ON THE DVDS: BODY PUZZLE was previously released twice on DVD in the US. Triboro had the US video rights and their tape (and Image laserdisc) featured video-generated titles and mono audio. When Image released their fullscreen, open-matte DVD in 1999, FCP had acquired the rights and went back to the original tape master, which featured the original credits and stereo sound (despite the mono Dolby Digital diagram on the back case - the Americanized credits on the back of the cover suggest they had no idea what they were releasing). A few years later, Liberty Entertainment acquired the film - and several other P.A.C. productions - and licensed it to Madacy Entertainment. That reelase made use of a newer non-anamorphic widescreen transfer (labeled fullscreen on the box), but the master was PAL-converted.

The Italian disc from Flamingo (there was a previous reportedly 4:3 disc from Prisma Entertainment) was the first anamorphic transfer, but the transfer was softish and occasionally marked by passages of black speckling. It was also incomplete by roughly a minute and a half (although the film was hacked down for an all ages rating for the Italian theatrical release, the missing portions here are mainly bits of dialogue [the gore is intact]). Raro's new anamorphic, progressive, single-layer transfer is a definite improvement. Due to legal issues, all released versions of the film replace Carl Orff's "Carmina Burana" during the murder sequences with Mussorgsky's "Night on Bald Mountain" although the English credits still credit the Orff composition (the Orff version was only screened at MIFED). Although Raro's case states that the film is in Italian with English subtitles and sports "New and improved English subtitles" - the credits on the back cover are also riddled with misspellings - Raro has only included the English track. There are no extras other than a list of DVD credits, although a liner notes booklet with an essay by FANGORIA's Chris Alexander is also included.

 - Eric Cotenas

 


DVD Menus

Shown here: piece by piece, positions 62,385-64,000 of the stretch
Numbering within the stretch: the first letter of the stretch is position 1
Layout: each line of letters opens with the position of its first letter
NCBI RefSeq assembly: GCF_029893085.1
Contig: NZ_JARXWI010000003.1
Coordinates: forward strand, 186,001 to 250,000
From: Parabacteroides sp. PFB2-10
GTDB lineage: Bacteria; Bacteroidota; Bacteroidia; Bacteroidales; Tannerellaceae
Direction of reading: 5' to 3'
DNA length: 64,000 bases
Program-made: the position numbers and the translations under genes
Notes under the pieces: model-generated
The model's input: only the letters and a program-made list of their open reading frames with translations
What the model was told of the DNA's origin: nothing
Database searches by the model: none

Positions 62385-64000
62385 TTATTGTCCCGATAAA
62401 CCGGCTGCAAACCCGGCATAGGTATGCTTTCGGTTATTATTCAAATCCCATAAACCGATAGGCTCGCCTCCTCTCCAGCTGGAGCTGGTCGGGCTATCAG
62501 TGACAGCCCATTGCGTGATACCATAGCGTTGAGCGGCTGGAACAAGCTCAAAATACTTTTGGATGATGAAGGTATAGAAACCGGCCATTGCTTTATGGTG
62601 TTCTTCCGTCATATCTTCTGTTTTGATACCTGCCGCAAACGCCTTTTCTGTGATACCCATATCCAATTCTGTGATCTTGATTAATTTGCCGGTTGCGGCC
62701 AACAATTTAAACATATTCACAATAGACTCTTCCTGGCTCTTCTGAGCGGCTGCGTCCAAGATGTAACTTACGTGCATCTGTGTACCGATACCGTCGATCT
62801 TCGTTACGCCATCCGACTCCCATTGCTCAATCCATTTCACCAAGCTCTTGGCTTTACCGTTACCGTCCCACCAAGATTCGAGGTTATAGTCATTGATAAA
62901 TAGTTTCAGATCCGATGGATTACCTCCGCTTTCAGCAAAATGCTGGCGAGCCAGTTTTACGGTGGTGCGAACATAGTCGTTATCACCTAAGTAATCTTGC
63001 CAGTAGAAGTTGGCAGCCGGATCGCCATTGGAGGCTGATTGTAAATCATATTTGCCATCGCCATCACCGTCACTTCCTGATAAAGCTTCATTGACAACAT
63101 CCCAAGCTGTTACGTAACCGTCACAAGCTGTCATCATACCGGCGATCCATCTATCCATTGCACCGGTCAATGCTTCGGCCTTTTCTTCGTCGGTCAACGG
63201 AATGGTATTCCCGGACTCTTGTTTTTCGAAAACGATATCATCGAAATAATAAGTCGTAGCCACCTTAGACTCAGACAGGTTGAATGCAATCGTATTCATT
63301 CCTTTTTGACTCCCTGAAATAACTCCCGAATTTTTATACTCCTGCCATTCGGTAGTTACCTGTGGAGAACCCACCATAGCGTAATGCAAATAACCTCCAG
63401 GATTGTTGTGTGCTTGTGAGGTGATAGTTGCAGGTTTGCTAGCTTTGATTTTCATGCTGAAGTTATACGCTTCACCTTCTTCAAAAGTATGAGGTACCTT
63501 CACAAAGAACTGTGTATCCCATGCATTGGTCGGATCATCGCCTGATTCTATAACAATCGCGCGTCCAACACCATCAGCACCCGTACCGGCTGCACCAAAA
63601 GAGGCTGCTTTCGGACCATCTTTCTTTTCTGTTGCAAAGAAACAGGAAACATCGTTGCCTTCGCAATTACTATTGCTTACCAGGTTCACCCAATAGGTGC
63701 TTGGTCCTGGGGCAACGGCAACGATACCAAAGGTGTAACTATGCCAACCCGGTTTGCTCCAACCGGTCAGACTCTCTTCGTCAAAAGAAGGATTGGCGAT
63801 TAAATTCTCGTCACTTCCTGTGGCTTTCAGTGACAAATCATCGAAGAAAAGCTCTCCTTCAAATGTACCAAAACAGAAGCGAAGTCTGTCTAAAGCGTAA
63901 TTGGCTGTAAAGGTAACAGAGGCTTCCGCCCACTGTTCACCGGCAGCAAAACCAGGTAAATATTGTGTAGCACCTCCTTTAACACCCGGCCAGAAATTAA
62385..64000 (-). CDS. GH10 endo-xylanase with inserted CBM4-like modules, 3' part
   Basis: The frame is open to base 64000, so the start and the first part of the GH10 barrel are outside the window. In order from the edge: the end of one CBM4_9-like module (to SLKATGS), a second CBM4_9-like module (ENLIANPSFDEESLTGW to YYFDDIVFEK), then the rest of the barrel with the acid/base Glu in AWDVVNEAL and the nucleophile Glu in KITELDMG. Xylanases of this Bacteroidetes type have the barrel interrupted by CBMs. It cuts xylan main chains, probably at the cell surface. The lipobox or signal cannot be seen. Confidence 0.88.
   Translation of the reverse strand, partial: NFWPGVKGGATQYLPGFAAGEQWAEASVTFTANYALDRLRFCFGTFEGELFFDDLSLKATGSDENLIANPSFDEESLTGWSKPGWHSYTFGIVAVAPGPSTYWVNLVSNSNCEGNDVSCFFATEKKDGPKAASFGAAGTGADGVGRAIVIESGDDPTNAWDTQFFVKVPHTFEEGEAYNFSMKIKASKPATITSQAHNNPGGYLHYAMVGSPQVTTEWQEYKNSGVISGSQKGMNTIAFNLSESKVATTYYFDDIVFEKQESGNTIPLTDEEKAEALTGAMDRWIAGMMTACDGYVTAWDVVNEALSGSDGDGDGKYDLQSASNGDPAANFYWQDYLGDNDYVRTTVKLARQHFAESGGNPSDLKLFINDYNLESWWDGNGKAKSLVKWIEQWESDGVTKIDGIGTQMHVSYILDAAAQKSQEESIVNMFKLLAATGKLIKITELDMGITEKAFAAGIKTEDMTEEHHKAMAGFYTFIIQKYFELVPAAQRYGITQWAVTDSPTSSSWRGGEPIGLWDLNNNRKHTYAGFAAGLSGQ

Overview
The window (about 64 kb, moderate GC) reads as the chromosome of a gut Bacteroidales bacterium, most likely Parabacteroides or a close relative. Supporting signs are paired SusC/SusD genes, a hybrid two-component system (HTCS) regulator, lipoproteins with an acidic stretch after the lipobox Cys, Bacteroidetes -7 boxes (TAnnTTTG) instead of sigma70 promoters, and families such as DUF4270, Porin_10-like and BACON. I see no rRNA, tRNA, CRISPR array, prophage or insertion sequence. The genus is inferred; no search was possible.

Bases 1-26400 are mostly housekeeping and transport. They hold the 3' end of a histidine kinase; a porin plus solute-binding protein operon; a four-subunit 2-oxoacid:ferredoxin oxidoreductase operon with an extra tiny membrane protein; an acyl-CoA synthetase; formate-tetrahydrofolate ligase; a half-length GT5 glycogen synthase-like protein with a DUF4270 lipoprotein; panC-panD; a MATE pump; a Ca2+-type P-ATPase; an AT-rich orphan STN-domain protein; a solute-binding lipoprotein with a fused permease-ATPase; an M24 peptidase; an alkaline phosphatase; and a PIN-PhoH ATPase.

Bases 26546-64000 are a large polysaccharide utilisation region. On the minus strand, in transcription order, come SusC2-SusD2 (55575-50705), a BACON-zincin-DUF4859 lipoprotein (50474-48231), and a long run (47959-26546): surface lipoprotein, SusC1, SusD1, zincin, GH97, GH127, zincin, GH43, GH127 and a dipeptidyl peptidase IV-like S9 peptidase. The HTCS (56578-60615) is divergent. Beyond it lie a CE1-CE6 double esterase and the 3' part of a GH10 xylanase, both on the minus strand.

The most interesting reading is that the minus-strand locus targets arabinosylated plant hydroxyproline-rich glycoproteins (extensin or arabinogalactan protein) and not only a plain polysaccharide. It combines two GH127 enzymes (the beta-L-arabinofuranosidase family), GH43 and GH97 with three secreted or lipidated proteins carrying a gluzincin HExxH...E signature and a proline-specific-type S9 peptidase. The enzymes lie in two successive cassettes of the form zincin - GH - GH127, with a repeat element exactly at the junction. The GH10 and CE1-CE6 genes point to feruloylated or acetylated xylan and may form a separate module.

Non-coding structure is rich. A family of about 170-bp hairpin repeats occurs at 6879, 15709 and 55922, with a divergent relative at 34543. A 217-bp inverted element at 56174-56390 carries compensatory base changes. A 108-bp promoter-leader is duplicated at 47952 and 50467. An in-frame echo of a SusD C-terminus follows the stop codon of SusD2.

(
Image Entertainment - Region 0 - NTSC - LEFT vs. Flamingo Video - Region 0 - PAL - MIDDLE vs. Raro Video/eOne - Region 0 - NTSC - RIGHT)
 

 

 

 

 

88 Films - Region 'B' - Blu-ray


CLICK EACH BLU-RAY CAPTURE TO SEE ALL IMAGES IN FULL 1920X1080 RESOLUTION

 

Subtitle Sample 88 Films - Region 'B' - Blu-ray

 

 

1) Image Entertainment - Region 0 - NTSC - TOP

2) Flamingo Video - Region 0 - PAL - SECOND

3) Raro Video/eOne - Region 0 - NTSC - THIRD

4) 88 Films - Region 'B' - Blu-ray - BOTTOM

 


 

1) Image Entertainment - Region 0 - NTSC - TOP

2) Flamingo Video - Region 0 - PAL - SECOND

3) Raro Video/eOne - Region 0 - NTSC - THIRD

4) 88 Films - Region 'B' - Blu-ray - BOTTOM

 


 

1) Image Entertainment - Region 0 - NTSC - TOP

2) Flamingo Video - Region 0 - PAL - SECOND

3) Raro Video/eOne - Region 0 - NTSC - THIRD

4) 88 Films - Region 'B' - Blu-ray - BOTTOM

 


 

1) Image Entertainment - Region 0 - NTSC - TOP

2) Flamingo Video - Region 0 - PAL - SECOND

3) Raro Video/eOne - Region 0 - NTSC - THIRD

4) 88 Films - Region 'B' - Blu-ray - BOTTOM

 


 

1) Image Entertainment - Region 0 - NTSC - TOP

2) Flamingo Video - Region 0 - PAL - SECOND

3) Raro Video/eOne - Region 0 - NTSC - THIRD

4) 88 Films - Region 'B' - Blu-ray - BOTTOM

 


 

1) Image Entertainment - Region 0 - NTSC - TOP

2) Flamingo Video - Region 0 - PAL - SECOND

3) Raro Video/eOne - Region 0 - NTSC - THIRD

4) 88 Films - Region 'B' - Blu-ray - BOTTOM

 


 

1) Image Entertainment - Region 0 - NTSC - TOP

2) Flamingo Video - Region 0 - PAL - SECOND

3) Raro Video/eOne - Region 0 - NTSC - THIRD

4) 88 Films - Region 'B' - Blu-ray - BOTTOM

 

 

More Blu-ray Captures

 


 

Report Card:

 

Image:

Blu-ray

Sound:

Blu-ray

Extras: Blu-ray
 


 

Box Covers

 

 

 

 

 

 

 

 

 

 

 

 

 

Distribution

Image Entertainment

Region 0 - NTSC

Flamingo Video
Region 0 - PAL
Raro Video/eOne
Region 0 - NTSC
88 Films
Region 'B' - Blu-ray